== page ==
Industry At A Glance: Monthly Beef Cow Slaughter Continues To DropIndustry At A Glance: Monthly Beef Cow Slaughter Continues To Drop
The rate of monthly beef cow slaughter as a percentage of Jan. 1 beef cow inventories clearly increased beginning in earnest in 2006 and continued that way through 2011. Since that time, though, the rates have begun to reverse.
March 23, 2014
Last week’s “Industry At A Glance” chart focused on respective heifer inventories over time. The discussion surrounded the importance of both heifer retention and beef cow slaughter as indicators of cowherd dispersion or rebuilding. The discussion included the following observation: “The annual inventory of beef replacement heifers has stayed relatively constant over time. That reality underscores the overwhelming contribution of beef cow slaughter (vs. a slowdown in heifer retention) when explaining the declining cow inventory.”
The discussion also noted, “There’s seemingly an increasing appetite for cowherd rebuilding – that’ll occur from both a slowdown in cow liquidation and greater retention of heifers for the purpose of being put back into the cowherd.” However, that inherently raises the question regarding beef cow slaughter trends.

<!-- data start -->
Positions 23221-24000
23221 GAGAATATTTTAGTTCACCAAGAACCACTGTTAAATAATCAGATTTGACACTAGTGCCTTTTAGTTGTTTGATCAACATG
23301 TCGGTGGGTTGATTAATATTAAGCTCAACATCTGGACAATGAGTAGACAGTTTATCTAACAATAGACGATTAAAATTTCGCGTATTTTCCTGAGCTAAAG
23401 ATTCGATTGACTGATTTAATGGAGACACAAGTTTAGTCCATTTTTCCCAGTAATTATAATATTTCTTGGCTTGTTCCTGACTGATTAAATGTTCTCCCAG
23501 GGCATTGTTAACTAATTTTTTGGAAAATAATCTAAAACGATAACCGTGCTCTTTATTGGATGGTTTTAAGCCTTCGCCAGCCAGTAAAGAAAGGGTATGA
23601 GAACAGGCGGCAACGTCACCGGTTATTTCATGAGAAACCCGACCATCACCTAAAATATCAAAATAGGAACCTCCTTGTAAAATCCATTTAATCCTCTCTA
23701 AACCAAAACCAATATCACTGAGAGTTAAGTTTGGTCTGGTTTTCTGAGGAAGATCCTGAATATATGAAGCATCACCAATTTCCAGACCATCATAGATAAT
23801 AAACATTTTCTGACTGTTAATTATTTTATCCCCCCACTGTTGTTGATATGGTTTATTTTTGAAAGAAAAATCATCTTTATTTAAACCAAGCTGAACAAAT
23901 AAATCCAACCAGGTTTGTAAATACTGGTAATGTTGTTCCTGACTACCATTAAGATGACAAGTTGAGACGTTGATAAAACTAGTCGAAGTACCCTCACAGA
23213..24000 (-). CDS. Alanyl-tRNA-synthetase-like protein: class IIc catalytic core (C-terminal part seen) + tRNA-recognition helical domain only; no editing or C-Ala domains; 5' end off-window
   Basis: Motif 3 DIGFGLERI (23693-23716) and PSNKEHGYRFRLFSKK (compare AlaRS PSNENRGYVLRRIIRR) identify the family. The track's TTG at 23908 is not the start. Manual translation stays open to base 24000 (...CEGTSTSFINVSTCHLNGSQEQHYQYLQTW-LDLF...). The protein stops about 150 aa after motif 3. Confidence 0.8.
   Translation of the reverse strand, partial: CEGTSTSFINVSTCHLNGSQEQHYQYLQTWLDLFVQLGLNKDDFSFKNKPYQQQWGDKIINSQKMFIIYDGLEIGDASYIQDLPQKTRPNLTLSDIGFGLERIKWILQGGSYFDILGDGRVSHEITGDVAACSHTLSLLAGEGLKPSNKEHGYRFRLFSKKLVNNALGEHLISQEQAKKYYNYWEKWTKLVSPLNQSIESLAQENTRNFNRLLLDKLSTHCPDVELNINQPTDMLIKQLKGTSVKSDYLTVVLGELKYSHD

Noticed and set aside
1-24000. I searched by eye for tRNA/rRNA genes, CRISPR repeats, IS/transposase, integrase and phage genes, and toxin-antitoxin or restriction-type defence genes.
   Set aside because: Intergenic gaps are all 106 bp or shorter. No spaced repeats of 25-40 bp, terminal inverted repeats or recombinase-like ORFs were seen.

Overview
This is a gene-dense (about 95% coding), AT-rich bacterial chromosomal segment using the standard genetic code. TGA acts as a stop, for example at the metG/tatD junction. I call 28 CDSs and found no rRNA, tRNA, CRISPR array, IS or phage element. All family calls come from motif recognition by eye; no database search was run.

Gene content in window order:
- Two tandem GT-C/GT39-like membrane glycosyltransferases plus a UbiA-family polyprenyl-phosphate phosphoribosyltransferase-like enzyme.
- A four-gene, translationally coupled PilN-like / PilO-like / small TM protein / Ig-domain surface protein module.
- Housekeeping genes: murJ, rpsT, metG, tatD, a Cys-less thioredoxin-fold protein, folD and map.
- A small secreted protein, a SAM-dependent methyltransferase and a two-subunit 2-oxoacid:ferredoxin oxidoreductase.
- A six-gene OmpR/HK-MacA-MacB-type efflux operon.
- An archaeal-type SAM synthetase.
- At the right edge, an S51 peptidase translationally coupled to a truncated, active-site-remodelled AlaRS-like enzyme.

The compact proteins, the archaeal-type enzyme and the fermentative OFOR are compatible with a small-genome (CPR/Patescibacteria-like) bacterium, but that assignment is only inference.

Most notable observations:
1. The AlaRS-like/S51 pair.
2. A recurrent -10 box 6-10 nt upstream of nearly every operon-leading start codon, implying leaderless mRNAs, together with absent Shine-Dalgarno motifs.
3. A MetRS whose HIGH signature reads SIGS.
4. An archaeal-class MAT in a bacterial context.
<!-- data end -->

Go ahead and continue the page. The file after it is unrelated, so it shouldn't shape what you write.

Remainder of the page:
The graph below depicts monthly beef cow slaughter as a percentage of Jan. 1 beef cow inventories. Clearly, there is much monthly and seasonal variation. However, the rate clearly increased beginning in earnest in 2006 and continued that way through 2011.
Since that time, though, the rates have begun to reverse (February’s rate of .69% represents the slowest slaughter rate since April 2006). Annual totals (as a percentage of cowherd inventory) are as follows:
Annual beef cow slaughter rate (%)
Accordingly, the beef cow inventory decline in 2013 was approximately 250,000 head; the smallest decline in three years and sharply lower vs. a decline of 860,000 head in 2012.
The data indicates beef producers are beginning to have more risk appetite and interest in rebuilding the cowherd – or at the very least willing to begin stabilizing the beef cow inventory. Clearly, though, any number of factors could disrupt that strategy.
How do you foresee this taking shape in in the next several years? What factor(s) represent the largest source of risk that might reverse the slowdown in culling and begin to take a larger bite out of beef cow numbers in 2014? Leave your thoughts below.
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